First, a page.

Transfection Quantification Assays (ELISA, WB, qRT-PCR)


Western Blot

The Western Blot is a well utilized assay that detects a single protein in a mixture of proteins.  It requires obtaining an antibody that is highly specific to the target protein.   The Western blot procedure involves three steps.  First, proteins are separated by size using gel electrophoresis.  The separated bands are then transferred to a nitrocellulose membrane or solid support, followed by incubation with the antibody specific to the target protein.  Antibodies that have not bound their target proteins are removed by additional washing steps and the film is developed to determine a semi-quantitative amount and size of protein that bound with the antibodies.  Imaging of the membrane following is accomplished either via fluorescence or a colorimetric enzymatic tag such as HRP.

An alternative to the membrane transfer method is an automated and quantitative western blot instrument manufactured by ProteinSimple, but cost factors can limit the potential use of such an instrument for single experiments.  However, several companies can offer quantitative blot services for individual experiments. The WES system uses extremely low amounts of protein input, has a better range of sensitivity relative to membrane transfer methods, and removes person-to-person variability.


ELISAs (Enzyme Linked Immuno-Sorbent Assays) are used to assess the strength of binding of antibodies (Kd measurements), signal transduction, quantitation of secreted proteins, and cell viability.  Most contract research organizations will have established ELISA protocols that use their own reagents and will be able to quickly adapt their protocols for new protein targets.

ELISAs rely on monoclonal or polyclonal antibodies that bind to the target protein of interest.  It is highly recommended to allot time to perform experiments that identify the most specific antibody and optimize the concentrations and reagents associated with the ELISA assay.  The output signal relies on fluorescent, optical, luminescent, or radioactive changes.  Biology CROs providing ELISA services (see Altogen Labs) can help optimize and obtain data with a low signal-to-noise ratio.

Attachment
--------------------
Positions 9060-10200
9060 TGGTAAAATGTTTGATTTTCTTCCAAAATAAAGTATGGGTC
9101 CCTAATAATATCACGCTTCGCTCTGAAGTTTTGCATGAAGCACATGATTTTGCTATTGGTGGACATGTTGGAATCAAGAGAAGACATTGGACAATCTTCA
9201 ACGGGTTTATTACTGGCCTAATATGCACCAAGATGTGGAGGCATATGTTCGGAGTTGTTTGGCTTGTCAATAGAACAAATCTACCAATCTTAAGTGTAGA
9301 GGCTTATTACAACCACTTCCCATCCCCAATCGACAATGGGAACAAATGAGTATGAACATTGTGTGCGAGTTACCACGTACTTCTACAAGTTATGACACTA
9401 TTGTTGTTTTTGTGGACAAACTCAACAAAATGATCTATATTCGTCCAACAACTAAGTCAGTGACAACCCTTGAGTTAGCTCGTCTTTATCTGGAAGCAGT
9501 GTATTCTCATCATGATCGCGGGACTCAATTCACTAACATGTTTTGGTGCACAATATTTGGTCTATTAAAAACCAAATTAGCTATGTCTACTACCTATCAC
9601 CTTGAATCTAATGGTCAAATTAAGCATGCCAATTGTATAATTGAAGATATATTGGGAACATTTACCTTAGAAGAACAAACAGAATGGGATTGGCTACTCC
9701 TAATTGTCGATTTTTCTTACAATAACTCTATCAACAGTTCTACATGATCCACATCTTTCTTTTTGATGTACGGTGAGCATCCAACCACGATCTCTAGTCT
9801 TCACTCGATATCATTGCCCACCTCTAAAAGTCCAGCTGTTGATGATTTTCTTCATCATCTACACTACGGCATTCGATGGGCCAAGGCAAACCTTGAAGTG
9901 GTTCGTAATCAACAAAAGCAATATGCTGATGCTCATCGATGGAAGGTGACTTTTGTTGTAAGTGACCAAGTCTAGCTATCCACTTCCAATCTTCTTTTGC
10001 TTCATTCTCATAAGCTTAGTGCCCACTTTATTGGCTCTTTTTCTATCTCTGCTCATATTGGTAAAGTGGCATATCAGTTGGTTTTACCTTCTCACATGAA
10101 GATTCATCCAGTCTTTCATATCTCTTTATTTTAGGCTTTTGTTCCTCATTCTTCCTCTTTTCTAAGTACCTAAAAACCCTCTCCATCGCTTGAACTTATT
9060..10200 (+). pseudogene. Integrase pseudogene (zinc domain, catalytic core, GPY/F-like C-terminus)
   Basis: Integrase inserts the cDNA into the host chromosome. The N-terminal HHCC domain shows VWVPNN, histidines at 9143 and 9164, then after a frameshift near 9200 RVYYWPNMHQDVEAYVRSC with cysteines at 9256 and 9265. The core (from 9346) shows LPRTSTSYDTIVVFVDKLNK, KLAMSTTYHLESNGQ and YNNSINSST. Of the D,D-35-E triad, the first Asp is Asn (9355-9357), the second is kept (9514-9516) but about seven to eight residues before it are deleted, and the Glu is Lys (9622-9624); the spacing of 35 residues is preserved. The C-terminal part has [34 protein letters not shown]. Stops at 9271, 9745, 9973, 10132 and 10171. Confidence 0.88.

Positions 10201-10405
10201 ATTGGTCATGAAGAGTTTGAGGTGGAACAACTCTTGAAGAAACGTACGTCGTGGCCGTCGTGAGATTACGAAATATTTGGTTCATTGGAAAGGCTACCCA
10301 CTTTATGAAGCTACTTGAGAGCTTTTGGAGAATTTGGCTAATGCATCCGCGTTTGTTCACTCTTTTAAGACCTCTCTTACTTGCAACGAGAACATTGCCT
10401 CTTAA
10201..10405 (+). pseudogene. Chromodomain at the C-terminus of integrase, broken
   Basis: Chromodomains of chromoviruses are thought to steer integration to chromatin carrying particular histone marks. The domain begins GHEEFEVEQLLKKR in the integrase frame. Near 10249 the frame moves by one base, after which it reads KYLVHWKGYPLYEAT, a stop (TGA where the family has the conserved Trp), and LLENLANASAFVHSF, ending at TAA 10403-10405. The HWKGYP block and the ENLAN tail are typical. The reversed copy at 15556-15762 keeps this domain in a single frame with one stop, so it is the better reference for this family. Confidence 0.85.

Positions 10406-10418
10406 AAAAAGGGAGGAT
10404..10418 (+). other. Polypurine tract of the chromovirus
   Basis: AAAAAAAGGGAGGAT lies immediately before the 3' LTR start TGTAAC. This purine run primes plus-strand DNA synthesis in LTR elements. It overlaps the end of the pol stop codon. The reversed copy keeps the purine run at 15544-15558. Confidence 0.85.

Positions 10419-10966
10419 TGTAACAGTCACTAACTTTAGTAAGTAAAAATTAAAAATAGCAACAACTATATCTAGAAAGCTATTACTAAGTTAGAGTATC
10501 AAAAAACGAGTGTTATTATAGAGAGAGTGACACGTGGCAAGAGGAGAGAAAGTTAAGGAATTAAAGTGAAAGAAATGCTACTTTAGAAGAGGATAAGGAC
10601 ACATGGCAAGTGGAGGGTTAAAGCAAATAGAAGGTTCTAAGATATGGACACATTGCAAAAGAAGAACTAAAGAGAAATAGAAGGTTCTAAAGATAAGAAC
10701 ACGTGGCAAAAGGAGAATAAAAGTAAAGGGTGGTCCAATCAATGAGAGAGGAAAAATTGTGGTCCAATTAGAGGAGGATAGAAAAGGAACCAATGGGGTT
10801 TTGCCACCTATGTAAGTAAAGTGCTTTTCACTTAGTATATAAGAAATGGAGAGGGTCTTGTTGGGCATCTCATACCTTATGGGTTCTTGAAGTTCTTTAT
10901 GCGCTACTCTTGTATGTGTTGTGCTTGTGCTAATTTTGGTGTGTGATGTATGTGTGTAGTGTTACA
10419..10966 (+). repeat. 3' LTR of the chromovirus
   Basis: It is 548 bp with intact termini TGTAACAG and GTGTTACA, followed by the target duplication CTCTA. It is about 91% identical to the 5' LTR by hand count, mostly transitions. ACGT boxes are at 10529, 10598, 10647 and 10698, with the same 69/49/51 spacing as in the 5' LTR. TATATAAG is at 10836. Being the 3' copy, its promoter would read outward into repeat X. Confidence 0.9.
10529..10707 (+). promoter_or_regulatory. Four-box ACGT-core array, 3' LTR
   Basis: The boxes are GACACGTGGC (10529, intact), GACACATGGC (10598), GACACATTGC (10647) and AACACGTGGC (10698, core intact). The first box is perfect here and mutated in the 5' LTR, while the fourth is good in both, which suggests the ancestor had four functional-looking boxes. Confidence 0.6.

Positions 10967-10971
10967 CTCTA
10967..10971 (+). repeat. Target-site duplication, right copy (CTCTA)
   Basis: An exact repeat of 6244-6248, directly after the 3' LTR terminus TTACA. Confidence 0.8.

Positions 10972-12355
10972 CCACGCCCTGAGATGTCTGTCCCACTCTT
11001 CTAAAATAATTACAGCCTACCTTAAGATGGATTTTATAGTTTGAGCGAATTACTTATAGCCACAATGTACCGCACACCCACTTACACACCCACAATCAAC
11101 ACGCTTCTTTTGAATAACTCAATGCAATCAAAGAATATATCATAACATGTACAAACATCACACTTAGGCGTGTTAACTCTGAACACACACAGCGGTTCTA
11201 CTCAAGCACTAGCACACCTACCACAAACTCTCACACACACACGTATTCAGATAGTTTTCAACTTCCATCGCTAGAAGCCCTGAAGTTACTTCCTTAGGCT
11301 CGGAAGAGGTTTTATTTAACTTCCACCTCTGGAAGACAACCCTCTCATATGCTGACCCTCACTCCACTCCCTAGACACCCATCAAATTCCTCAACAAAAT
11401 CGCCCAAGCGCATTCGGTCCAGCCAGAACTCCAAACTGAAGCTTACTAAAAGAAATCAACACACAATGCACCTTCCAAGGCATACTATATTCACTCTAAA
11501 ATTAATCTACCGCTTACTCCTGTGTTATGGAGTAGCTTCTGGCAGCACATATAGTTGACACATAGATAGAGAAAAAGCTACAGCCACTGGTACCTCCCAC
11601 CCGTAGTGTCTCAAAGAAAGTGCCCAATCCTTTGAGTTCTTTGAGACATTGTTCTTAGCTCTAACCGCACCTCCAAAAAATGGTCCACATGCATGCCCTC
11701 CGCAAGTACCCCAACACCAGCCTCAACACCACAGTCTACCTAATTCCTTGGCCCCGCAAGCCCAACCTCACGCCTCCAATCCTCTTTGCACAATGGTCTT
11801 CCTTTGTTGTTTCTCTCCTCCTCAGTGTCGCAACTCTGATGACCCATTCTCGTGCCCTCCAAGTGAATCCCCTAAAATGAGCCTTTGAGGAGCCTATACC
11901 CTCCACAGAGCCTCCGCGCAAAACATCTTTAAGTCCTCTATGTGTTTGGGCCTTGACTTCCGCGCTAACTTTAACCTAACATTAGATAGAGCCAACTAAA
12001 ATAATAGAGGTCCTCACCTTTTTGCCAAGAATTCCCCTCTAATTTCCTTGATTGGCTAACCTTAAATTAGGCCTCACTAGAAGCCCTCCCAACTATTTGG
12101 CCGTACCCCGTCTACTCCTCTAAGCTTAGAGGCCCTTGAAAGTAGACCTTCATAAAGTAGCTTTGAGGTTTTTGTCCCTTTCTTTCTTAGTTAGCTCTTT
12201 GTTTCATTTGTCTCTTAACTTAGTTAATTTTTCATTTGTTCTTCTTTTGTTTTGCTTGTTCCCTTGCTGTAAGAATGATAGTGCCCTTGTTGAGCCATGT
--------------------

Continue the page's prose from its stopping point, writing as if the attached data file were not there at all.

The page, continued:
PCR is a basic technique used for the creation of millions of copies of sample nucleic acid in a controlled environment.  This time-efficient technique bypasses other methods that use bacteria to increase the amount of DNA.  It is a versatile technique with several variants that can serve diverse purposes. PCR begins with a single strand of DNA, which is used as the starting template for duplication, and the newly created copy in turn is replicated again and again until one of the key reagents is depleted.  Researchers can selectively amplify desired DNA sequences to determine gene expression levels, mutations, INDELs, or a genomic copy number.  This replication strategy helps scientists study all sizes of DNA, from small 20 bp segments up to kilobases in length.

By incorporating the latest in CCD cameras, LED excitation lamps, fluorescent detection probes, automation technology, and DNA primers, novel machines have driven PCR to be extremely sensitive in detecting less than 100 starting copies of a template.  qRT-PCR (quantitative Reverse Transcription-PCR) enables the detection of small changes in gene expression due to siRNA or miRNA transfection.